|In The Era Of New Nationalism, How Will Global Brands Fare?
This summer has been one in which the dynamics both of globalism and anti-global localism have been strongly on display. The quadrennial Summer Olympics presented a world coming together in friendly competition. By contrast, the landmark Brexit vote in late June and anti-immigrant-influenced U.S. Presidential campaign seem to underscore a slide toward nationalism across the globe, raising business and marketing issues as well as political and economic ones. Given the intensity of these emerging anti-global, pro-local sentiments, how far-reaching might this trend be in influencing attitudes about global vs. national brands? And should we be thinking differently as marketers about how to interpret even globally uniting trends and events, such as the Olympics?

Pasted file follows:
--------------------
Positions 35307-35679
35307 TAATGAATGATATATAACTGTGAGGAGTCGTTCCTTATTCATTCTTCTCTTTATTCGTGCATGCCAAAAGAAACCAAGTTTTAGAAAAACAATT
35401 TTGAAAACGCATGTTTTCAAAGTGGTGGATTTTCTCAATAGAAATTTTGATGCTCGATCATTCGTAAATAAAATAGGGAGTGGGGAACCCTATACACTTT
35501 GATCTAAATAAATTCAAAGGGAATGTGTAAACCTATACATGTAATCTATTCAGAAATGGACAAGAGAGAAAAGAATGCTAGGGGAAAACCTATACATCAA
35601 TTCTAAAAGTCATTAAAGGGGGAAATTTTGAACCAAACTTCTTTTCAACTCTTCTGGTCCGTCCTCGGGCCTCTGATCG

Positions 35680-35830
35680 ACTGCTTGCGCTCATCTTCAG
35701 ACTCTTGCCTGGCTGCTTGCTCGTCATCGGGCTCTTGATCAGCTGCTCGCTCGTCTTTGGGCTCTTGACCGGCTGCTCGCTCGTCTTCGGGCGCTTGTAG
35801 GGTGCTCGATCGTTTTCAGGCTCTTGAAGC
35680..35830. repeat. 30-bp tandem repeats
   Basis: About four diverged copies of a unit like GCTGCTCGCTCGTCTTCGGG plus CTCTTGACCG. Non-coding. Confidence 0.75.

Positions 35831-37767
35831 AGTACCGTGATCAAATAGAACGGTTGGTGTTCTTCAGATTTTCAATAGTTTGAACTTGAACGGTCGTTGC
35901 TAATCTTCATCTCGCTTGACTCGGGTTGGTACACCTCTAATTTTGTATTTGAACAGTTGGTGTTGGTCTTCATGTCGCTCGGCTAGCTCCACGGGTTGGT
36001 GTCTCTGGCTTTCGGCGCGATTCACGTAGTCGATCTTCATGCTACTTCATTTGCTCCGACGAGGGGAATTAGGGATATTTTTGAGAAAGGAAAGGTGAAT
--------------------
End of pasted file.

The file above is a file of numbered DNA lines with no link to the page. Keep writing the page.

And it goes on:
In late 2014, a period when independence movements in Scotland and Catalonia were garnering headlines, McCann Worldgroup Truth Central began a worldwide study focused on global brands and their marketing environment. The Truth about Global Brands, released early last year, was our largest study to date in which 30,000 people in 29 countries were interviewed about their attitudes, beliefs and values as they related to an increasingly global world.
We can better understand these disparate forces and the foundational impact on brand marketing if we look to the five distinct segments of people uncovered in the Truth About Global Brands research. Among these groups, two make up more than half the globe.
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This article originally appeared on Forbes.com. You'll find a link to the original after the post.
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